To The FemmeMobile! Away!











{June 3, 2010}   Femme confrontation

So, the other night Q and I were at dinner (keeping in mind time is fluid, and by ‘the other night’ I mean a MONTH ago), and she ordered a fillet mingon. Or however you spell that. I’m spelling impaired and vegetarian, what can I say?

When her cut of meat came, it was quite clearly a steak. Even I, the spelling impaired vegetarian, could see that. Given she’d paid extra for her fillet, this wasn’t impressive. She was like, “Eh, it’ll be fine,” and I was like, “*flap flap flap!* Get their asses back here!” Only attempting subtlety. (I probably failed.)

It reminded me of the time someone made a nasty crack about DK, but not to DK, at the gym while she was working out. I flailed around when I found out about it, because let’s be honest, here: if someone made a nasty comment about me, especially if it were boys/young men, I’d sulk and be hurt and sad. But THEN I’d find the manager and have them thrown out. And then they’d be more butthurt than me, ha ha, and if I wanted to pretend like I was doing it for moral reasons than I could also say maybe it would teach them to treat people with respect, but let’s be realistic here.

DK, however, licked her wounds and didn’t say anything. She and I talked then about how femmes — myself, of course, and the other femmes whose blogs I read — seem to be much more proactive and assertive when things like that happen than most butches, who seem to shrug it off. DK and I theorized that maybe butches were just more used to it, or more laid back as a whole. Who knows?

But when the thing happened with Q, she pointed something else out: butches spend their lives trying not to be noticed, to avoid more trouble. Complaining isn’t a way not to be noticed. I, however, have the privilege of looking hetronormative. If I scream, I fully expect that people (*coughs*men*coughs*) will COME RUNNING. Sure, I might meet the occasional sleeze, but most guys will help.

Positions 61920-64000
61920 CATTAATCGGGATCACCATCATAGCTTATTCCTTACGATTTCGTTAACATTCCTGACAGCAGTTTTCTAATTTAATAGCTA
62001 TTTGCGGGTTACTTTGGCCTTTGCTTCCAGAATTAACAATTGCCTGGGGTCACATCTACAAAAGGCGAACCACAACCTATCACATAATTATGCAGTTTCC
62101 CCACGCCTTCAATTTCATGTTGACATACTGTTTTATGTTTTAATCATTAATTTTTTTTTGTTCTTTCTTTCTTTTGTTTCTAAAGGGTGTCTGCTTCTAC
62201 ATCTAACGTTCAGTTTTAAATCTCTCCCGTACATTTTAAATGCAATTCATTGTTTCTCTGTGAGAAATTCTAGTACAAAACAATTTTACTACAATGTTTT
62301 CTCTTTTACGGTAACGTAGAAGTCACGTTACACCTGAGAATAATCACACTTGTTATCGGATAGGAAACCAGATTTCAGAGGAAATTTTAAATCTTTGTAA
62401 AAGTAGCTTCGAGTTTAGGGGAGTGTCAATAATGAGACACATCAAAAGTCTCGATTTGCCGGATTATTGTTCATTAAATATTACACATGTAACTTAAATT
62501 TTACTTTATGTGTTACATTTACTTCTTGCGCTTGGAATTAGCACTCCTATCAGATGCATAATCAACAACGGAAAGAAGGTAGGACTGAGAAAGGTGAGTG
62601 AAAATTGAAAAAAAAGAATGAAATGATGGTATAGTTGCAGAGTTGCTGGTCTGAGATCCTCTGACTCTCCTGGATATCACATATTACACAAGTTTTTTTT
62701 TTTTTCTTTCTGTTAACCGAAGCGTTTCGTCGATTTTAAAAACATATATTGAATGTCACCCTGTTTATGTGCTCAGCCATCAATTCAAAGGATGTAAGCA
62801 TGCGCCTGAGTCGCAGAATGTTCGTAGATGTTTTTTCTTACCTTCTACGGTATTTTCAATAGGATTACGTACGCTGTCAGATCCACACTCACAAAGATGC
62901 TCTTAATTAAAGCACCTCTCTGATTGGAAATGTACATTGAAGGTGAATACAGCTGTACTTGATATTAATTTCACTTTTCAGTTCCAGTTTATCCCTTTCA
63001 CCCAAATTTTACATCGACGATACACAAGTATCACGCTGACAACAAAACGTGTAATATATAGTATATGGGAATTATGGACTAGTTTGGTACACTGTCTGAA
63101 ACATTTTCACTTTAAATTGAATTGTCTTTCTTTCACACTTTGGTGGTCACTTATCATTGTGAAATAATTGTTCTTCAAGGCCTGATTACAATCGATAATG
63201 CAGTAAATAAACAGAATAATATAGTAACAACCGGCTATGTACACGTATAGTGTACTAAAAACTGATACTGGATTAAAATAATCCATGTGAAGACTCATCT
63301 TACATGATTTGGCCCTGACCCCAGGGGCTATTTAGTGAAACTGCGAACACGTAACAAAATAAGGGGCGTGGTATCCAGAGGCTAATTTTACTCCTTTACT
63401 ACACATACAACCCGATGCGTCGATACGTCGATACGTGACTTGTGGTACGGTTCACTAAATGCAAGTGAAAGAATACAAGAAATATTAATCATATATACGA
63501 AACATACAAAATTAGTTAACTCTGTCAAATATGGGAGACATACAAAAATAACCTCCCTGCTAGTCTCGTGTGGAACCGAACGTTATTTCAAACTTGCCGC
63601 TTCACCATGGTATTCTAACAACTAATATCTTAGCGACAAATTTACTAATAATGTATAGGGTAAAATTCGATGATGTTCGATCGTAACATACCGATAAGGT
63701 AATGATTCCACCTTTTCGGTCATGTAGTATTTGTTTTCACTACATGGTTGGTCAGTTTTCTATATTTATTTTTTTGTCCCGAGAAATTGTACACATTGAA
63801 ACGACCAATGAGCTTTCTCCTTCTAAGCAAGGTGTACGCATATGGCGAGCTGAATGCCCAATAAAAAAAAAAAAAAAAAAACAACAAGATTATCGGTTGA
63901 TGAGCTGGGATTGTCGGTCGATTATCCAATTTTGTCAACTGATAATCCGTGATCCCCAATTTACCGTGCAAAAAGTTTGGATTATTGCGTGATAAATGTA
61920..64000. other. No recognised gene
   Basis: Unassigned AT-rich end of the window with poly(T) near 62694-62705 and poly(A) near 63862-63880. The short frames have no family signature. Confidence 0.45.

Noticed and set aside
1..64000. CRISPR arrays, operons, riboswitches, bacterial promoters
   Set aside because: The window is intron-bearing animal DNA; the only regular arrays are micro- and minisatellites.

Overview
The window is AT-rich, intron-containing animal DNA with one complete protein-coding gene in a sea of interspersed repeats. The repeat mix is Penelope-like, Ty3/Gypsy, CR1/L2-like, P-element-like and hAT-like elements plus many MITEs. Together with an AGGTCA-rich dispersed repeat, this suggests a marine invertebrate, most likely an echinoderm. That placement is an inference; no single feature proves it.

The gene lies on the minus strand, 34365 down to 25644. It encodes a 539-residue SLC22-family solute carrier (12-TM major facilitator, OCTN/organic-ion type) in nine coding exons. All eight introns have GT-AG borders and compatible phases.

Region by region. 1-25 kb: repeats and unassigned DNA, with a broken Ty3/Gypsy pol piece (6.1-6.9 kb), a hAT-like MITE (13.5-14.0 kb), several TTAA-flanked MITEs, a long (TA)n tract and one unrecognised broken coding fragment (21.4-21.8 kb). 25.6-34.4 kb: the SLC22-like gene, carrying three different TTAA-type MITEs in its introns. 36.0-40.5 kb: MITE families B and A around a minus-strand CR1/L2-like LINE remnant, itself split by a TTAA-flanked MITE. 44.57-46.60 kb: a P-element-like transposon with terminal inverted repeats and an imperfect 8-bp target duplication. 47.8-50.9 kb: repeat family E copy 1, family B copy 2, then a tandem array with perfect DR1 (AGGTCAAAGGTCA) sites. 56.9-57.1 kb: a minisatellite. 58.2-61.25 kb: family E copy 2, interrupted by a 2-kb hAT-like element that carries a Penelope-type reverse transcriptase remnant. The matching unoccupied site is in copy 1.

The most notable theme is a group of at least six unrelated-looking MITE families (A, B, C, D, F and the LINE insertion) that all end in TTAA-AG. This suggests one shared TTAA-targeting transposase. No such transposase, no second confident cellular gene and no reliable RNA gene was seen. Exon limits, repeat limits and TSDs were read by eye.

If I complain, I fully expect that women will help me from a feeling of solidarity, and men will help me because I’m attractive (and, obviously, vain. I know it’s bad, but I’m totally willing to use social conditioning in my favor.) and because I’m “the little woman.” (It’s also useful that while I’m of average height, I’m still slim and come across as small.)

Don’t get me wrong, there are definite drawbacks to this. But I’m not talking about those right now: I’m talking about how this has shaped my behavior when it comes to things like telling someone to fuck off, or to either refund my money or get me a new steak, god damn it (all with a smile, and preferably done in such a way that people do what I want before they realize they can say no).

It’s interesting to me the ways in which butch and male differ: men act much as I do, for different reason. They generally expect the world will do as they ask because they’re taught from childhood that they’re the higher caste (in, of course, the loosest sense of the word). Butches, however, are taught not to create too much of a fuss, not to draw more attention to themselves, because they’re outside the norm: drawing attention can be dangerous.

Femmes, on the other hand, are working within the system; we seem like we’re the norm. I get what I want because I’m helpless, to be doted on, to be aided, to be coddled. Female and feminine. Corrupting from the inside, mwahahaha.